Share Anthropology

I’d like to briefly mention three initiatives aimed at making anthropology more accessible:

The first is a wonderful new—what to call it? blog? journal? blogurnal?—anthropology blog/journal “anthropologies” aimed at exploring “contemporary anthropology through essays, short articles, and opinion pieces written from diverse perspectives.” Their first issue explores the question “What is Anthropology?

The second is the “Working Papers” series being published by the Open Anthropology Cooperative. These remind me a little of Prickly Paradigm Press, but focused more on anthropology, and free. (Prickly Paradigm should really consider publishing on Kindle’s new “Kindle Singles” program.)

Finally, something I put together myself after some discussion with Jason Baird Jackson, who told me about Open Access Tracking Project. I had been looking for a way to make Open Access anthropology publications more visible, but I realized that I didn’t want a large, uncurated, list of articles. So I came up with “Share Anthropology.” The idea is that anyone can submit a link to a blog post, discussion, or review of an Open Access anthropology publication. The emphasis being on discussion. If, for instance, someone were to blog about Chris Kelty’s book, which is available via Open Access, then that we’d link to that blog post on the Share Anthropology. This is an ongoing experiment – if you’d like to help out please let me know, or just submit some links!

5 thoughts on “Share Anthropology

  1. could we just link to full-content PDFs — for instance websites where profs free up their articles? Might be a good way to highlight personal webpages that exemplify how to self-archive. And to point people to cool free stuff.

  2. The way this would work right now is that you could write a Savage Minds post about that personal webpage and then link the blog post. I find this preferable to simply linking to the page. However, I do see adding links to entire sites as a possibility in the future. Mostly I don’t want to have and endless list of links to every OA article which comes out. Also, I worry about making the instructions for what is/isn’t allowed too complicated. But these problems could be worked out with some thought.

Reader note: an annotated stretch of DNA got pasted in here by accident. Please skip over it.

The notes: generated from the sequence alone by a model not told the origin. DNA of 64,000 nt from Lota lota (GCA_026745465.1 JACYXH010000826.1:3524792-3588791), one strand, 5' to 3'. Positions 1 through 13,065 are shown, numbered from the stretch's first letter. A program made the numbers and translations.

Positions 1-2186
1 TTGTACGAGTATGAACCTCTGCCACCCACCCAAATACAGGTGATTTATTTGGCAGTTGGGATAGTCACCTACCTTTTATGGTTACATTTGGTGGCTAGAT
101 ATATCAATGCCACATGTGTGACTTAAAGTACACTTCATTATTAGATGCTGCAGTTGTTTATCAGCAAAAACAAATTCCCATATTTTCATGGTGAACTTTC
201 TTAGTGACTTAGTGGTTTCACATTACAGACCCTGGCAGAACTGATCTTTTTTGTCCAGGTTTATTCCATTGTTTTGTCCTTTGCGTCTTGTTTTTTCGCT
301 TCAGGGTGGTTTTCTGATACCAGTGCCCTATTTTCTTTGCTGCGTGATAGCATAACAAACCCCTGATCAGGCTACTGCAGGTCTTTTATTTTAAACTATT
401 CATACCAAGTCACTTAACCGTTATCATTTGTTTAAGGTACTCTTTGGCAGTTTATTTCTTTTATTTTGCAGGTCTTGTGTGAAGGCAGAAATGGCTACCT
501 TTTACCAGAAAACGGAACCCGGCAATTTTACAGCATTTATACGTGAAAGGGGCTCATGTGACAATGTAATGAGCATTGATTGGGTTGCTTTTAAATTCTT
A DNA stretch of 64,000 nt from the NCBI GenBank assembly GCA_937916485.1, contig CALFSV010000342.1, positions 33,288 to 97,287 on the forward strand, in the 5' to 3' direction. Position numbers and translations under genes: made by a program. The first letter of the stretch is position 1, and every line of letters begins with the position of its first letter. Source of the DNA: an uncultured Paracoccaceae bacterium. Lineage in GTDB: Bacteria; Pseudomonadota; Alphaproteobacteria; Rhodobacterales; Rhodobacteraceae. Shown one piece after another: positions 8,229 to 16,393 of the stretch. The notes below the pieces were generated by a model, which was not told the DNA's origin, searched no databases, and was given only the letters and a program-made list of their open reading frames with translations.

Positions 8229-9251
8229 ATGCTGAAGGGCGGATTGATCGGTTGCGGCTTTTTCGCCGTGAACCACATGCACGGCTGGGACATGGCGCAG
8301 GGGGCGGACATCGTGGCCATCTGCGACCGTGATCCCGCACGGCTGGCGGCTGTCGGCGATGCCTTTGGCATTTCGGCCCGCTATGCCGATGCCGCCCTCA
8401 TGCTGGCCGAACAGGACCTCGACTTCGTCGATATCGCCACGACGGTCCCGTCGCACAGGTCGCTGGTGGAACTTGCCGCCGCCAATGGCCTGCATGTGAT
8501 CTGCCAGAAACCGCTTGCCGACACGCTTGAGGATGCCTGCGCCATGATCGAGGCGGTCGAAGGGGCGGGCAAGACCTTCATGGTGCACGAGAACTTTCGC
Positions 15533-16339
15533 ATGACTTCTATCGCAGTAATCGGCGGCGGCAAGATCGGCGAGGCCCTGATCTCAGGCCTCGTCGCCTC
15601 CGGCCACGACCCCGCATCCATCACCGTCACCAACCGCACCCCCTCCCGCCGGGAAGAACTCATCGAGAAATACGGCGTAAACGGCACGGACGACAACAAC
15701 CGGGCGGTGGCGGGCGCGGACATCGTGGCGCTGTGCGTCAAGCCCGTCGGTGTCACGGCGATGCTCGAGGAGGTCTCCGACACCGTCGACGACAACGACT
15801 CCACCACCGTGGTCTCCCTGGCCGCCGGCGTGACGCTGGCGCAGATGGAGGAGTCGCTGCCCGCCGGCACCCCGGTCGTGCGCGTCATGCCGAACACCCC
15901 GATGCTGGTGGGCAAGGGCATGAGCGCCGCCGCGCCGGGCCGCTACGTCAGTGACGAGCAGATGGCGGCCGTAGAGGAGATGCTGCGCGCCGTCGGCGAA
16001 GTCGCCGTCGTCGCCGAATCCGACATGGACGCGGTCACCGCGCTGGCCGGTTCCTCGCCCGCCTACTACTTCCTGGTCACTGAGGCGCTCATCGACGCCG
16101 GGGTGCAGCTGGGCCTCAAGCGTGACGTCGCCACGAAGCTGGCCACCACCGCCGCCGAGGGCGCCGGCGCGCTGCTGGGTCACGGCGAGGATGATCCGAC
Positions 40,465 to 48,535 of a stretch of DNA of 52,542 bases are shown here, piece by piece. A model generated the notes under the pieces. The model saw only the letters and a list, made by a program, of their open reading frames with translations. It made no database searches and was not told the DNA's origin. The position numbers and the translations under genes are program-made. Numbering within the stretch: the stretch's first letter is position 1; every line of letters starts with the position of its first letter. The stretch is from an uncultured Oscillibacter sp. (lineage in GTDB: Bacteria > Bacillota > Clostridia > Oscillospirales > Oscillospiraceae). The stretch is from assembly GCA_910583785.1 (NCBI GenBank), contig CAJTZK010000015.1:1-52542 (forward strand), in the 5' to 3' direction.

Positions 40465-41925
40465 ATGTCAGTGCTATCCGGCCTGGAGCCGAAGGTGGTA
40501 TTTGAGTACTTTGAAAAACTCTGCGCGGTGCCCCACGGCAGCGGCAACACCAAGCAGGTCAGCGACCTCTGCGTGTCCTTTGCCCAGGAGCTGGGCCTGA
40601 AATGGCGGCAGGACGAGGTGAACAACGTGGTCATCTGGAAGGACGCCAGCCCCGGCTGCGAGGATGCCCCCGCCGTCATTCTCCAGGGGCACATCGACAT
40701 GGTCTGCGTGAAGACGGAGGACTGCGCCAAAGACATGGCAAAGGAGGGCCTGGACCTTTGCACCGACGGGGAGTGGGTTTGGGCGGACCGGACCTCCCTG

3. One of the aspects of learning anthropology I find missing is adio/video of introductory or intermediate classes on the web. Yale has a nice series of recorded classes focusing on the social sciences (read, psychology) and the sciences, but, alas, no anthropology. The dissemination of such video classes would, Ibelieve, go a long way in influencing others of the value of anthropology.

    I’ll eagerly look at “anthropologies” and see if this satisfies, but I do think a video component would be complementary advantage. As an aside, I found David Harvey’s “Reading Marx’s Kapital” as a series of video lectures. It’s a great way of approaching something that would seem so daunting.

  4. Thanks for mentioning the new project, Kerim! Also, I like the thinking behind the Share Anthropology site you’re working on, especially the idea to link posts/content to OA articles. That’s a good way to get the discussions of these pieces linked up. Nice.

  5. Fred

    I have thoroughly enjoyed the anthropology classes that are available through iTunesU. UC Berkeley has several semesters of anthro classes that can be downloaded and listened to.

    My favorite was History of Anthropological Thought taught by Rosemary Joyce. I am actually listening to the lectures a second time I liked them so much!


    I did not take any anthropology classes in school, but I am devouring as much of it as I can on my own. I appreciate all of the efforts lately to make anthropology accessible.

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